Tagged: Experience

Pulling everything together

Finally reaching a point with my research where everything I have designed and experimenting in my PhD has worked separately and now it is time to pull it altogether and produce the results I need which is far easier said than done. I am finding every small innovation leads to more problems but the result is within sight and I am just adjusting small parameters which can have dramatic effects on the dynamics within my microfluidic device.

Currently I am having an issue translating from previous ingredient for a hydrogel to a like-for-like ingredient which in theory should be biological similar, if not the same, but appear to have very different behaviors. I feel I am over confident to think by resolving this issue I can jump ahead to the big experiments so I am attempting to look for additional like-for-like ingredients and planning for other issues I anticipate to occur.

It is very frustrating knowing that your work appears to be fundamentally there but in practice falls apart and I am finding with great patience comes great rewards. Sooner than later I hope!

As always, thanks for reading!


PhD Update – 19 Months

Funded by EPSRC at the University of Bristol; Associated with Bristol Robotics Lab, University of the West of England.

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Communication of positive results to avoid the negative

A few months have passed since my last update and a lot of stuff has started happening with the beginning of lab work.

Lately I have been busy with work involving the production of some initial nanoparticles for testing. This process has allowed me to relearn old skills as well as learn new skills for the first time such as synthesising nanoparticles such as freeze drying, rotavap and reflux. So far everything has gone very well but I am expecting everything to get tougher very soon as we try adapting these nanoparticles with different functionalities such as fluorescent coatings. To analyse these particles, I am apply current methods of imaging such as dynamic light scattering (visualise size and zeta potential (charge)), TEM (transition electron microscope – surface characterisation and size) and potentially more to fully characterise these particles. The importance of these tests is to know precisely what we have made as this solution of nanoparticles, with unknown characteristics, may produce the exact behaviours (little toxicology, very specific to cancer cells) but we are not able to reproduce the results as we are unsure what the particles were.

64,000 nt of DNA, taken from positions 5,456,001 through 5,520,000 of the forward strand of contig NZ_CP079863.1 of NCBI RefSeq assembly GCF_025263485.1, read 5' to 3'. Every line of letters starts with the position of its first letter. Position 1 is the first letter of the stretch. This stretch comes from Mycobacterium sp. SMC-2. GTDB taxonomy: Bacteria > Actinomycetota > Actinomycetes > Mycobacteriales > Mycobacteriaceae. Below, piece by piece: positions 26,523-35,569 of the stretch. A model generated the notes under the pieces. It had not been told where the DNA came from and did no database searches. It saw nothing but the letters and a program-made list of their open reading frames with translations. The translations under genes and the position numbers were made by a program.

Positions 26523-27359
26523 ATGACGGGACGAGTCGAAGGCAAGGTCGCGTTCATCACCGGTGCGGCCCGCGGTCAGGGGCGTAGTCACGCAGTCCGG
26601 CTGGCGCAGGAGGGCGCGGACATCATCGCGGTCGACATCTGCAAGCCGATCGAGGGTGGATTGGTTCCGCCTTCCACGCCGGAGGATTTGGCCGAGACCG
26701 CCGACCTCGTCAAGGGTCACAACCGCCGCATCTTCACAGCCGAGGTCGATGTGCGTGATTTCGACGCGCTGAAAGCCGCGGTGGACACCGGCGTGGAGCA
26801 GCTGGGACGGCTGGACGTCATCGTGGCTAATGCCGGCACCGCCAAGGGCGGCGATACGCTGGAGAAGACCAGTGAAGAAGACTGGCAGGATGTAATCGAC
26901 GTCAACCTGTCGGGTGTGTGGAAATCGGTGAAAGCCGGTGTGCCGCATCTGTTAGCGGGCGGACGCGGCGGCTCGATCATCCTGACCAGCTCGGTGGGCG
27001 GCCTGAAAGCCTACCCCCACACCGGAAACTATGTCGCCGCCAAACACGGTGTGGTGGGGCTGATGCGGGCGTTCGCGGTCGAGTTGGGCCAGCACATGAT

A lot of the lab work has been challenging where I can easily spend a day in the lab from 8am to 8pm working on the synthesis of nanoparticles as well as researching. I feel planning is very important in these situations, where you plan to work one long day and make sure to use the best of the time available. The best part of a PhD is the flexibility, although there are long days, you have some choice when these days occur and you develop skills of organising and time management based on when peers or equipment is available. Given that there is going to be a time soon when everything will not go to plan and will not work, I feel time management is going to be fundamental to how I approach every problem as to not overwork and to take time to think about the problem from various angles.

Due to how well connected everyone is online now, we have the ability to message researchers all over the world, using ResearchGate, and have access to huge achieves such as Scopus so you are almost guaranteed not to be the first with a particular problem. Firstly, this can save time by amending a protocol to get a desired result than trying to synthesis from scratch. Secondly, it allows researchers to pull information from many different fields for one project such as a specific method of imaging, a novel way of coating a nanoparticle and looking into different proteins to coat to give a desired effect. Thirdly, looking at different papers may give information on how different procedures were attempted by the research group and adapted for their specific interests can help avoid similar mistakes. I think the importance is to make sure to use all the resources available and learn as much from journals and other researchers to avoid wasting time making mistakes which have already been documented but equally it can be hard to judge the difference between being novel or attempting something which has been tried and failed many times before.


PhD Update – 5 months.

Funded by EPSRC at the University of Bristol; Associated with Bristol Robotics Lab, University of the West of England.